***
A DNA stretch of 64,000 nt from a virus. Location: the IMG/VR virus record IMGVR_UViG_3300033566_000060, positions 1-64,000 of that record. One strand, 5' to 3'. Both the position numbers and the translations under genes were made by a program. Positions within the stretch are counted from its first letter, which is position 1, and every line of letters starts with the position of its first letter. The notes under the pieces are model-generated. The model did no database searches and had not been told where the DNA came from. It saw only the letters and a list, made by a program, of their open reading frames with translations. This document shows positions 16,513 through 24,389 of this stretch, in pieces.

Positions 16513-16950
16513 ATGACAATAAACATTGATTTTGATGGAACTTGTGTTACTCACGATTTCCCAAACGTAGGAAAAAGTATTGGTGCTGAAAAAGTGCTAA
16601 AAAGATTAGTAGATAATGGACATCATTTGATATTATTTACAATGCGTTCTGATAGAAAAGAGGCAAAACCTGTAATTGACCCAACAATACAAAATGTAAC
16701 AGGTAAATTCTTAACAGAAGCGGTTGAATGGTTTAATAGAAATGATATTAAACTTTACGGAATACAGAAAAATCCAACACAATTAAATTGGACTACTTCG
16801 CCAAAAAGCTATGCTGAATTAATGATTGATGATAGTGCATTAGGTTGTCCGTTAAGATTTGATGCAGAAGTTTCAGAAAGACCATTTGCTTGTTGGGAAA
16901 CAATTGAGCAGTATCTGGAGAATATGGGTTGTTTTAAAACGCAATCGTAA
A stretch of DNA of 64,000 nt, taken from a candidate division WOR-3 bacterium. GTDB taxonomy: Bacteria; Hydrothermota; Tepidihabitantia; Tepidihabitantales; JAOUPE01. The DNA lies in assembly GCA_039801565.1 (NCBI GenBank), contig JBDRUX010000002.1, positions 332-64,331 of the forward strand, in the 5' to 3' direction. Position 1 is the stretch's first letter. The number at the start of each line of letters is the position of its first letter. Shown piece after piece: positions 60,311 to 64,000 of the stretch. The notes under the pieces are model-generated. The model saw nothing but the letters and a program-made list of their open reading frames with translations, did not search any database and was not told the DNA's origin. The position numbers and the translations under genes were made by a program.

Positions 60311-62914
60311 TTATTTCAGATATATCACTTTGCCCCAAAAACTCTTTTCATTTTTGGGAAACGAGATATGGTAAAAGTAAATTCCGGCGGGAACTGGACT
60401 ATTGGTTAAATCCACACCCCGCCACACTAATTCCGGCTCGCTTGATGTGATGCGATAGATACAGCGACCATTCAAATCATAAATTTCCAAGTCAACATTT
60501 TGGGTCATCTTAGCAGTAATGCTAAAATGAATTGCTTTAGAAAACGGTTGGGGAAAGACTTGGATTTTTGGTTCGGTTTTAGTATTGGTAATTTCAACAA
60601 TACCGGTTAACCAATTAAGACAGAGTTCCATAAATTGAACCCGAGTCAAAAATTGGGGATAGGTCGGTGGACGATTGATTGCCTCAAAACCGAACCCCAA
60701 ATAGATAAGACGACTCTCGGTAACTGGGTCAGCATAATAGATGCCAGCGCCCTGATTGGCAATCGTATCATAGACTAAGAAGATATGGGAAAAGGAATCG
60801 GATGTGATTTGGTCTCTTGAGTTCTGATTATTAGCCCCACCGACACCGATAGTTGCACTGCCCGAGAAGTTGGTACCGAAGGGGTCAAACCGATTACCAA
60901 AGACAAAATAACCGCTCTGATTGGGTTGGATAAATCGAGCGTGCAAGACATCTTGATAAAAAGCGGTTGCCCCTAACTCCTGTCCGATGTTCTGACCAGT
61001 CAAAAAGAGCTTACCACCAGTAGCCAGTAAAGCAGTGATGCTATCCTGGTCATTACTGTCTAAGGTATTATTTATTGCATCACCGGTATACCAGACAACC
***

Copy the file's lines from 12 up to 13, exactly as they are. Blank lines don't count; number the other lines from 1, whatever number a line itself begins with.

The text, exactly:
60501 TGGGTCATCTTAGCAGTAATGCTAAAATGAATTGCTTTAGAAAACGGTTGGGGAAAGACTTGGATTTTTGGTTCGGTTTTAGTATTGGTAATTTCAACAA
60601 TACCGGTTAACCAATTAAGACAGAGTTCCATAAATTGAACCCGAGTCAAAAATTGGGGATAGGTCGGTGGACGATTGATTGCCTCAAAACCGAACCCCAA